“When given the choice between being right or being kind, choose kind.” This quote from Wayne Dyer makes a lot of sense, but most people forget it. After all, if they’re right, why shouldn’t they say so, right? It makes a lot of difference, actually.
I recently read the book The End of Your Life Book Club by Will Schwalbe. In it, the author talks about the importance of what you ask and how you ask it. Similarly, there’s a difference between being right and being kind. Yes, you may be right and on the face of it, say something to a person, and end up hurting them. It doesn’t matter if you are right then, I feel. It is more so when the person you express it to is someone impressionable, like a child.
Wonder is the story of a child. August “Auggie” Pullman is a homeschooled fifth-grader living in Upper Manhattan. He has a medical condition, a facial birth defect that has led to many surgeries till the present day. Not wanting him to grow up afraid of the world, his parents enroll him to Beecher Middle School at the start of fifth grade. Having observed people’s reactions to his face before, Auggie is reluctant, but decides to give school a shot, his parents giving him the option to leave should he not feel comfortable.
It’s hard to adjust to some things, especially when we don’t know the reason behind it, or have been brought up in a way. Try as Auggie does, some of the children at school do not accept him, and even start to turn others against him. Can Auggie find his feet at Beecher, or will he be pushed to take the option his parents have left open?
This book is about so many things. It’s about friendship being much deeper than based on looks. It’s about being compassionate, and trying to find the person behind the skin. It’s about being brave, and trying to conquer fears, though the world around tries to push into a shell. It is fiction without trying to be overly positive, as it gives a peek of what the world does to try and antagonize too.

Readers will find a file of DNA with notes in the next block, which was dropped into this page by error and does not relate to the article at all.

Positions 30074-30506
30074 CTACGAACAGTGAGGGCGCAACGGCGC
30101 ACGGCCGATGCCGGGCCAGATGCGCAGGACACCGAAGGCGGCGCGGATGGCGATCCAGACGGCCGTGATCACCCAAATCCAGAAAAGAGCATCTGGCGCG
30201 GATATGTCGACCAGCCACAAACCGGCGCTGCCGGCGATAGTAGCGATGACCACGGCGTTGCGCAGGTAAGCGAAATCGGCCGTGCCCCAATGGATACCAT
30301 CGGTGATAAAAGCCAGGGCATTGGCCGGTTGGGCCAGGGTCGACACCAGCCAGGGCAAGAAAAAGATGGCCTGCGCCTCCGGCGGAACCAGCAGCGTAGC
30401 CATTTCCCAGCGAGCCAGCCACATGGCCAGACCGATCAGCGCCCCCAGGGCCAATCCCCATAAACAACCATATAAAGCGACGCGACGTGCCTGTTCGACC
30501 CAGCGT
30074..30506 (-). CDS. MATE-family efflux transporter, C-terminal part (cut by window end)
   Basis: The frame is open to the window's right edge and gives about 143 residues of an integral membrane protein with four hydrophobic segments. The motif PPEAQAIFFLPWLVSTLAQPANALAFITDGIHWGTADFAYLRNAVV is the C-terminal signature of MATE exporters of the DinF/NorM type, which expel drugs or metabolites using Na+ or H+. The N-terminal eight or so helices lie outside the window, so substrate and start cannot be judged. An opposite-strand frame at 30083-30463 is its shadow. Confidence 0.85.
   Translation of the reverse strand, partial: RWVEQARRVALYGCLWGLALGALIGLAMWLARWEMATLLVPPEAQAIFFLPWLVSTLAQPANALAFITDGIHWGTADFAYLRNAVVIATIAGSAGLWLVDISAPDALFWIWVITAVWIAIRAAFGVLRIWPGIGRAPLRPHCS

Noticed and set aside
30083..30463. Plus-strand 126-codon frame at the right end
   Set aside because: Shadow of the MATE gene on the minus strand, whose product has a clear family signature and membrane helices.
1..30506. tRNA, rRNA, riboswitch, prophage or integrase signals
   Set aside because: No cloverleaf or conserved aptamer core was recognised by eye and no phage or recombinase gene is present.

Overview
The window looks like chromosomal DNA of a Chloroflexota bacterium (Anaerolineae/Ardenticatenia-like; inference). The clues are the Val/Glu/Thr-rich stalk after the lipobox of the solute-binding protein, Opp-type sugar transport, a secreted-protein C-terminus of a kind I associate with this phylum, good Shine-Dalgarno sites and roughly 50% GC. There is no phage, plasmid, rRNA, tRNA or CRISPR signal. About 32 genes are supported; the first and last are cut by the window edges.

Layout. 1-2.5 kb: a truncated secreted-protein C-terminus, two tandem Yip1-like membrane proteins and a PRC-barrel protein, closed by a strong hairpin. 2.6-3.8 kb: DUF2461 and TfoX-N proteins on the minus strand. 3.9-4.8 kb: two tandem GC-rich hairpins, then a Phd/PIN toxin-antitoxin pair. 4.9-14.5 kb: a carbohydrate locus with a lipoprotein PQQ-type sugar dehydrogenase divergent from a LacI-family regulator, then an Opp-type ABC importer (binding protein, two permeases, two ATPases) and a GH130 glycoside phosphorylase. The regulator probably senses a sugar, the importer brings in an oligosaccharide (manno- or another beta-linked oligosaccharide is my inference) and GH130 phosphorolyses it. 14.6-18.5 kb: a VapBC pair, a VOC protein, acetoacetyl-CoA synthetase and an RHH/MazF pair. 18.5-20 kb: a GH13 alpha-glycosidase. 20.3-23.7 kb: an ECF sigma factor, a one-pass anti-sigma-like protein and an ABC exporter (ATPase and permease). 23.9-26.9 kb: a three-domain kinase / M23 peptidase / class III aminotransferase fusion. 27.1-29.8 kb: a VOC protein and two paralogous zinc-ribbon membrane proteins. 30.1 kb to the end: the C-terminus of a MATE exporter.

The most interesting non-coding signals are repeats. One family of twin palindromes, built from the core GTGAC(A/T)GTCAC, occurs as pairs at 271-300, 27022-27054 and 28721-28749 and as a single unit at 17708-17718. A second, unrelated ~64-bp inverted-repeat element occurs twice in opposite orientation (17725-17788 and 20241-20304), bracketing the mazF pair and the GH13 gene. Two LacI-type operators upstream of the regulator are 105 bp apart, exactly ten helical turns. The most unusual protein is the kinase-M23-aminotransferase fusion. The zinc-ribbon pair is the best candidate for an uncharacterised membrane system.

I loved reading this book. Yes, it’s a fiction, but it is true for someone out there. It was touching to read Auggie’s story, and feel his emotions as he took a big step; and a brave step at that. For taking that step, he needed a lot of support, and I loved how he had that with his parents. Through the story, we also see the courage of such parents too, and the sacrifices they have had to make to get their child to where they are. I loved reading Via’s view of things, and it felt true too. She doesn’t feel miffed or angry though, but understanding, kind, and a loving sister to Auggie. I liked Jack Will and Summer Dawson as well, the latter more than the former. The characters seem black and white, and not grey, but sometimes, that’s how things are. I don’t think we realize that grey till we grow up. Is the book engaging from start to finish? No. I didn’t like Justin’s part much, though it did add to the story for sure, and the end to that part was a happy one that made me smile.
Oh… I loved the cover art and the introductions to each point of view too. Would I read it again? Of course I would, without hesitation. It’s a “wonder”ful book, and I don’t see any reason not to.
|Author(s): R. J. Palacio||Genre: Fiction|
|ISBN/ASIN: 9780552565974||Publisher: Random House UK|
(© Vinay Leo R. @ A Bookworm’s Musing
19th February 2018)